As the global equity markets rebounded from their December 2018 lows, we have all have heard the constant refrain: Bad news being good news can’t last, the day of reckoning is coming.
That is, an equity rally built on the Federal Reserve’s pivot to easier policy is not sustainable. At some point, slowing economic growth will overwhelm the low interest rate policy and jumpstart an equity market correction.
While at first blush this may make logical sense, I firmly believe this argument suffers from a framing problem.
The basic premise of the argument is that the Fed’s pivot was driven by the US economy slowing to a catastrophic level – that is the Federal Reserve’s change of mind was driven by looking at an economy at a precipice. They know things about the economy that we mere mortals don’t and therefore a recession is imminent, and the Fed is reacting to that reality.
Again, in my judgement, framing the issue this way is entirely wrong.
Instead, a better way to think about it is in its Philips Curve driven doctrinaire thinking; the Fed got way ahead of itself.1 In the fall of 2018, they concluded that the US economy was out of the post-financial crisis. And, policy normalization, and even some overshoot on the tightening front, became the new mantra.
One doesn’t have to go back far to see the writing on the wall: In August to September 2018, the various Fed pronouncements were reminding us that they didn’t know where R* (the neutral Fed fund rate) was and, in their inflation driven tightening frenzy, they were going to go above that unknown neutral rate. 2
By December 2019, the Fed concluded that the US economy was slowing (and slowing fast) and inflation was as absent as ever. The right policy response in that environment, in their prudent and correct judgement, was to get off the tightening bandwagon. Thus, the Fed pivot.
If one frames the Fed pivot response in this slightly nuanced way, all the market happenings in the first half of 2019 start making sense and the outlook for the second half improves meaningfully.
In other words, in an environment of 3.5% unemployment rate and total absence of any inflationary pressures, tightening further and killing the US economy in the process didn’t make any sense. And a prudent Fed decided not to tighten further and started unwinding some of the unnecessary tightening.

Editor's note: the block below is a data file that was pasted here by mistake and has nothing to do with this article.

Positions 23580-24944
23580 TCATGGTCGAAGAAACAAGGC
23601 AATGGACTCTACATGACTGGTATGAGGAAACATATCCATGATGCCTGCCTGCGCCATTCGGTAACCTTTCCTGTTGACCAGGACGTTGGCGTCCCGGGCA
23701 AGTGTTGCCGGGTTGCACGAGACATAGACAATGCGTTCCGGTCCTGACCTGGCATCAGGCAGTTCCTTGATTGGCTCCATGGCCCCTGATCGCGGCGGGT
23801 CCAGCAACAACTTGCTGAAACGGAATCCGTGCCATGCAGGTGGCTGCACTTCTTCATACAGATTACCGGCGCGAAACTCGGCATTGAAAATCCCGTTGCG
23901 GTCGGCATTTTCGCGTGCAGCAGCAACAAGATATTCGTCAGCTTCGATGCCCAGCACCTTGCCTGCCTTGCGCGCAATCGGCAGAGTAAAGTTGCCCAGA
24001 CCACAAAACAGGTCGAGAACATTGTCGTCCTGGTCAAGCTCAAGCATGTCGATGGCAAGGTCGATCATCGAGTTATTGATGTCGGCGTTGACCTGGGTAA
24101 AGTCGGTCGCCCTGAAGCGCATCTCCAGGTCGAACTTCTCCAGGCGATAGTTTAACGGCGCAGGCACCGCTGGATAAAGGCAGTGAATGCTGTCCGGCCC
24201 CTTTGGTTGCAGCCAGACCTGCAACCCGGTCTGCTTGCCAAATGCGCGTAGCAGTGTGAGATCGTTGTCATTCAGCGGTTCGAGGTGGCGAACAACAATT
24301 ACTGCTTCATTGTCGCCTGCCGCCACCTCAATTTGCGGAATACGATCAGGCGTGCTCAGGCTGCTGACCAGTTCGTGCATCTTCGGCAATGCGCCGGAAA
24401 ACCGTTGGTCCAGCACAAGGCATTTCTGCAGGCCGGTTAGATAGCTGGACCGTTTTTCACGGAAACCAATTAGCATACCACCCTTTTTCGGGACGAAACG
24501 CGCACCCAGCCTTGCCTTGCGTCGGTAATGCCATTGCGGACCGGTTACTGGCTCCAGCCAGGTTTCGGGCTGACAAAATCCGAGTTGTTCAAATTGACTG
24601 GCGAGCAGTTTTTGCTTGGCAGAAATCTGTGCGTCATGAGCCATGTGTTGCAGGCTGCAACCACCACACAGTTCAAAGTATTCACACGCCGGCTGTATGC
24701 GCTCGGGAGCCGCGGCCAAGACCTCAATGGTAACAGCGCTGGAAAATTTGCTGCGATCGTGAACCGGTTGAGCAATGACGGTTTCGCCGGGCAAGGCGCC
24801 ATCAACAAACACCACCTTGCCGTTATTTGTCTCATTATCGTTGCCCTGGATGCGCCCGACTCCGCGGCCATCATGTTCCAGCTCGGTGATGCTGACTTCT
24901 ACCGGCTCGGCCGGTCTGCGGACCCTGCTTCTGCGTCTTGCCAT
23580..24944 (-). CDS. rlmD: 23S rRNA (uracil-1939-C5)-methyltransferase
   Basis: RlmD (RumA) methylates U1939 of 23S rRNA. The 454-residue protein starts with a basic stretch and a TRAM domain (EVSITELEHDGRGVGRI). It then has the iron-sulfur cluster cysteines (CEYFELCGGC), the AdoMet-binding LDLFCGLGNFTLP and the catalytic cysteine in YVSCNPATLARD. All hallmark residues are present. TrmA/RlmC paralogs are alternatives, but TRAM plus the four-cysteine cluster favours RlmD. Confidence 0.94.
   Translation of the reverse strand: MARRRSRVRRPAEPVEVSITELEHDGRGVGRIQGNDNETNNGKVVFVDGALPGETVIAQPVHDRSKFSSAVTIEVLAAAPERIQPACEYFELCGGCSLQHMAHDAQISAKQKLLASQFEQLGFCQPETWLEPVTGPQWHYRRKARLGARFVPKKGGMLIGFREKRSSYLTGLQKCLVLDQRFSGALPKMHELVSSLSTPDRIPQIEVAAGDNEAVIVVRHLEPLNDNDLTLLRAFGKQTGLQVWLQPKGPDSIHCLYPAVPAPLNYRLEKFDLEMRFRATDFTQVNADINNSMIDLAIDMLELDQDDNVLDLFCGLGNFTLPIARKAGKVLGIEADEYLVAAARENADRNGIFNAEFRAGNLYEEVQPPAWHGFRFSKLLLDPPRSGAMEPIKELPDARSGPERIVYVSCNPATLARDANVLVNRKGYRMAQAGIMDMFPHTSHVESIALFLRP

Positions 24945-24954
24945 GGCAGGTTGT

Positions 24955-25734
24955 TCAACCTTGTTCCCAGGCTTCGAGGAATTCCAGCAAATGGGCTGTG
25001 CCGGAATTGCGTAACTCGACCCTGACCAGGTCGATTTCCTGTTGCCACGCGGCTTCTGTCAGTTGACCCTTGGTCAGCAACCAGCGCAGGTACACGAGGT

If you agree with this framing of the current economic, market, and policy environment, then all of a sudden, the investment outlook improves substantially. The Fed will gradually unwind its last few rate increases in a prudent and methodical way–perhaps not the 50 bps cut the markets were expecting for the July meeting. Financial conditions continue easing and in the second half of 2019, the economy will improve from its Q2 2019 soft patch, related to the inventory buildup in Q1 19, and get back to its trend growth rate of 2%. In that environment, the US equity markets rise despite some modest increase in US long interest rates.
And the current US business cycle, the longest in US history, continues–for five more years in my opinion.
1 The Philips Curve is the name for the theoretical relationship between unemployment and inflation in the U.S. economy. These two metrics have historically moved inversely with low rates of unemployment typically associated with higher levels of inflation.
2 R* is classified as the “natural rate of interest” or the interest rate that is neither stimulating or contractionary and would prevail when the U.S. economy was operating at full strength.
Blog header image: Shahzin Shajid / Unsplash.com
The opinions expressed are those of the author, are based on current market conditions and are subject to change without notice. These opinions may differ from those of other Invesco investment professionals.
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